I have a high frequency forward-look sonar integrated onto the BlueROV2 frame (data sent directly through tether up to topside computer). I am able to collect sonar “images” at about 5 Hz. My goal is to develop a control loop to hold station on a target that is detected in the sonar image. Is it feasible to try to “hack” the position hold flight mode in ArduSub by simulating a GPS input to the pixhawk based on location of the target in my sonar image?
Do you have access to the data that comprises the image, or do you just get a picture? I would suggest making a new flight mode to hold the distance to the forward object rather than trying to spoof the GPS.
Yes, I have access to the raw sonar data. I am able to determine the physical distance (x,y) of a point of interest from the sonar head.
Where would be a good place to start in creating a new flight mode for this application? Can I utilize the basis of the position hold mode, or should I start from scratch?
There are a lot of ways to approach this, and spoofing GPS may be a good and easy way to do what you want, after all. The problem I see with this is that the navigation filter really doesn’t like discontinuities in the GPS position, so if the object is going in and out of sight, then you might have trouble dealing with that.
What I was initially thinking was this:
- You have a distance and angle to the closest object in front of you.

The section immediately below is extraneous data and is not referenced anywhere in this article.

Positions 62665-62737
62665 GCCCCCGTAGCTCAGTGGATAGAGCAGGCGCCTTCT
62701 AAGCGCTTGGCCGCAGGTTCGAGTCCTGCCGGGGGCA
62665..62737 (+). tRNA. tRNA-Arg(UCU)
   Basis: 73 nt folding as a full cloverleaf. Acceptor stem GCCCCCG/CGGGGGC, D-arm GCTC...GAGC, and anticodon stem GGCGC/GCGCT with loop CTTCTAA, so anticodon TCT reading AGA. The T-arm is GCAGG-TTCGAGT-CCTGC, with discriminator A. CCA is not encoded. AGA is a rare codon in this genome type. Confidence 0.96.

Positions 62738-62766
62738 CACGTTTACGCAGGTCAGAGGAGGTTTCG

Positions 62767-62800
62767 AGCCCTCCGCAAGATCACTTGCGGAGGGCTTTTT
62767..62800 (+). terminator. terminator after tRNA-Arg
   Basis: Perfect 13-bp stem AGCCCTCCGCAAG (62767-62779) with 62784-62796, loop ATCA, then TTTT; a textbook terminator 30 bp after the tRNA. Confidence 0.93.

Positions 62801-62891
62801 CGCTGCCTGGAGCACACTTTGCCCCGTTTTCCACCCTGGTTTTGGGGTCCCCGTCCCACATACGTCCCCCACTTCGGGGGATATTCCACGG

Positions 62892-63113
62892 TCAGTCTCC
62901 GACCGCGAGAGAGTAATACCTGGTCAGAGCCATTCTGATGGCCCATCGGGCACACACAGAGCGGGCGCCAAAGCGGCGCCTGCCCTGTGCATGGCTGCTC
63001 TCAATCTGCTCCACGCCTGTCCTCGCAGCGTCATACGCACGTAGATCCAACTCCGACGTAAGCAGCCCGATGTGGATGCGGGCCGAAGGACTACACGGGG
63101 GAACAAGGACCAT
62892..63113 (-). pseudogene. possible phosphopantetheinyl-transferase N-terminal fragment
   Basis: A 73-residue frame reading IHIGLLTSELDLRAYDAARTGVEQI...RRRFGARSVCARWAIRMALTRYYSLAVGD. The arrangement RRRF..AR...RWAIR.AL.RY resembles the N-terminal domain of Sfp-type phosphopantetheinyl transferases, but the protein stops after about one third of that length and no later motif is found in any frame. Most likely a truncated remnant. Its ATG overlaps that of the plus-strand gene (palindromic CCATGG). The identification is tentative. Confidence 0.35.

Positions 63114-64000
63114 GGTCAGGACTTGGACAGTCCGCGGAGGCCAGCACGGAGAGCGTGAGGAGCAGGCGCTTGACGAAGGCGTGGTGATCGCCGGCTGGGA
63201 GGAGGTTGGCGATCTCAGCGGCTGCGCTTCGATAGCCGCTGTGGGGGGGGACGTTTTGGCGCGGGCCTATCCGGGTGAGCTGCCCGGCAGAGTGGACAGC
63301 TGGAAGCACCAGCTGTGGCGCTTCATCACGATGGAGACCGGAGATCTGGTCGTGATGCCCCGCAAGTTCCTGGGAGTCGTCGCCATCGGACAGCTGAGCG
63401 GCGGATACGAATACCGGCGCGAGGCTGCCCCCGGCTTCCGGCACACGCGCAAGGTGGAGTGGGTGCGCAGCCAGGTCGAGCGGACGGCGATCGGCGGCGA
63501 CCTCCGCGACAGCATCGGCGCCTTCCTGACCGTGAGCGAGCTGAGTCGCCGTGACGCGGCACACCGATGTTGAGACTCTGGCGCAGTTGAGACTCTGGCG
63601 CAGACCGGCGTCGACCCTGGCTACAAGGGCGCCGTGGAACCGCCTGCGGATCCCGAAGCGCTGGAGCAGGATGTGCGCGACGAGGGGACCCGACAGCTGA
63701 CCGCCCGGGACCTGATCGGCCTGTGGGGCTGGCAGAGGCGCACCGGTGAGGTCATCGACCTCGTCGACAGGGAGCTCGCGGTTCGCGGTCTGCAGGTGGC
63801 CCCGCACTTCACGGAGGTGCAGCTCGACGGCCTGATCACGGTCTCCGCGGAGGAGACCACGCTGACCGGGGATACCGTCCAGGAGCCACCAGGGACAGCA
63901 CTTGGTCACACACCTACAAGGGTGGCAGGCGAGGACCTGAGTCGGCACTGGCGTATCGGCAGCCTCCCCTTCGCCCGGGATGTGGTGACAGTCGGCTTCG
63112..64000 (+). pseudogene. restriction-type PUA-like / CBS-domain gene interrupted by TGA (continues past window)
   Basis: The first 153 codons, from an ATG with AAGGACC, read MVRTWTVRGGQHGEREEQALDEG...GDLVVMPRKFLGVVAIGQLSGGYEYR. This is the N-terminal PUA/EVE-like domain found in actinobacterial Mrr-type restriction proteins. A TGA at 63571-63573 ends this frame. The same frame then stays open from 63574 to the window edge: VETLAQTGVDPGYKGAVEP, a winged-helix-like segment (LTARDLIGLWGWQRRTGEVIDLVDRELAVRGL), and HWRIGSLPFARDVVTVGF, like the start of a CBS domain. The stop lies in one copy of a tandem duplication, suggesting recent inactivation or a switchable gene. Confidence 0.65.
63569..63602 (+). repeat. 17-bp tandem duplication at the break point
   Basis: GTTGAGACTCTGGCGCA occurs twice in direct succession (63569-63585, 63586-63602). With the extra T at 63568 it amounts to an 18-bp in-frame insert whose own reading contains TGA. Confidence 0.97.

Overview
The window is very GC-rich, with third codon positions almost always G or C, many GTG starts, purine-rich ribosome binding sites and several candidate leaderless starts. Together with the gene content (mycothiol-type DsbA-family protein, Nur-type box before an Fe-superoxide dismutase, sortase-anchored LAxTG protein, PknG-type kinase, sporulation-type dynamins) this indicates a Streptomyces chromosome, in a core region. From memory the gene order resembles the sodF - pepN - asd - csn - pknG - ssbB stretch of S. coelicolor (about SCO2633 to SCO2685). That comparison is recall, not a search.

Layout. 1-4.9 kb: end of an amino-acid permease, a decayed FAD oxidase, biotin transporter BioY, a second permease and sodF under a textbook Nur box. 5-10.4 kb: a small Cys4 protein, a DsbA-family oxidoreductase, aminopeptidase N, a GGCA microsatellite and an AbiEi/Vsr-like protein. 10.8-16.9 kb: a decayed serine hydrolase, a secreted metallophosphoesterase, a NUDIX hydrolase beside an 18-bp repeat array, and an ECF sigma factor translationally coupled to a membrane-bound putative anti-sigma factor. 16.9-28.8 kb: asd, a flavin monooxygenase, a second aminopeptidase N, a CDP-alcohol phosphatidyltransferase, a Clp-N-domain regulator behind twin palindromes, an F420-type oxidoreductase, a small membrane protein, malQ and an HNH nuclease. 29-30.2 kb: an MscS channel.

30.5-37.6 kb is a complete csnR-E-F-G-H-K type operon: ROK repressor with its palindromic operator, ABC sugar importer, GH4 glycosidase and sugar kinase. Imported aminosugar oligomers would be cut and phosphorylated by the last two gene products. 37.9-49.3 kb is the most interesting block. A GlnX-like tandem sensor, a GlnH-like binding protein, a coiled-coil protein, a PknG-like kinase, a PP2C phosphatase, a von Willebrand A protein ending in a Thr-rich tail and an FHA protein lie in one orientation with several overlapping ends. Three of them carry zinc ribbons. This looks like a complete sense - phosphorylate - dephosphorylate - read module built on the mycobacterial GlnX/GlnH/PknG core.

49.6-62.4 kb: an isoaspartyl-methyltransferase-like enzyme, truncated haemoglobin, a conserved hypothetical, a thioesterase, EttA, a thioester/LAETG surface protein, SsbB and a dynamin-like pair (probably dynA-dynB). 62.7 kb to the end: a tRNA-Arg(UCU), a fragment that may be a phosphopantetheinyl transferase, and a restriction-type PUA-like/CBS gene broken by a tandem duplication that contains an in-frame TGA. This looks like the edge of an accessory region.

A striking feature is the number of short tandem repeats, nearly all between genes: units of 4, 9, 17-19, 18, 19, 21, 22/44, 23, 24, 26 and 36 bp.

- Turn to face the object (get the angle to zero).
- Lock in the forward distance to the object by controlling the forward/backward outputs.
- Pilot can override yaw or forward at any point, when the pilot releases manual control, the current forward distance target is reset.
If you were in a current, with no inputs, then the ROV may do a sort of half circle around the target as it is pushed by the current, then hang out down-stream from the pylon. You would need some extra information to control your angle relative to the pylon as well, I don’t know if we have enough information to do that, but it may be possible by combining the sonar data with the compass data from the ROV.
To do this, I would copy depth hold mode, then do something like the rangefinder code (bottom following) found in depth hold mode, or add a P or PI controller instead.
I am trying to develop a similar system with a floating GPS sonar ball. My plan is to tether it to rov with retracting reel. The sonar sends data to phone but I am trying to emulate to laptop. The sonar can see to 80m so rov is seen by sonar constantly. I would like to use sonar/GPS data to guide rov,send GPS data compensated for position. If I could triangulate rov position off sonar which sees rov n it’s depth as well as bottom depth, then there is potential for autonomous missions as well as variable depth control for following bottom contour. My dream of a positioning system under $1000 is way beyond my skills for programming but every day I learn more.
Thanks for the guidance n useful information, Jacob
Hey Sbmech. Are you getting the (X,Y) coordinates out of the sonar autonomously? if so it would seem relatively easy to setup a local coordinate system, just set the object as (0,0).
The hard part of this is getting the data out of the sonar. to tell you range and bearing, and processing it in real time. How are you accomplishing this? and if you can do this why would you use pixhawk? just tack controls on the computer thats giving you that data.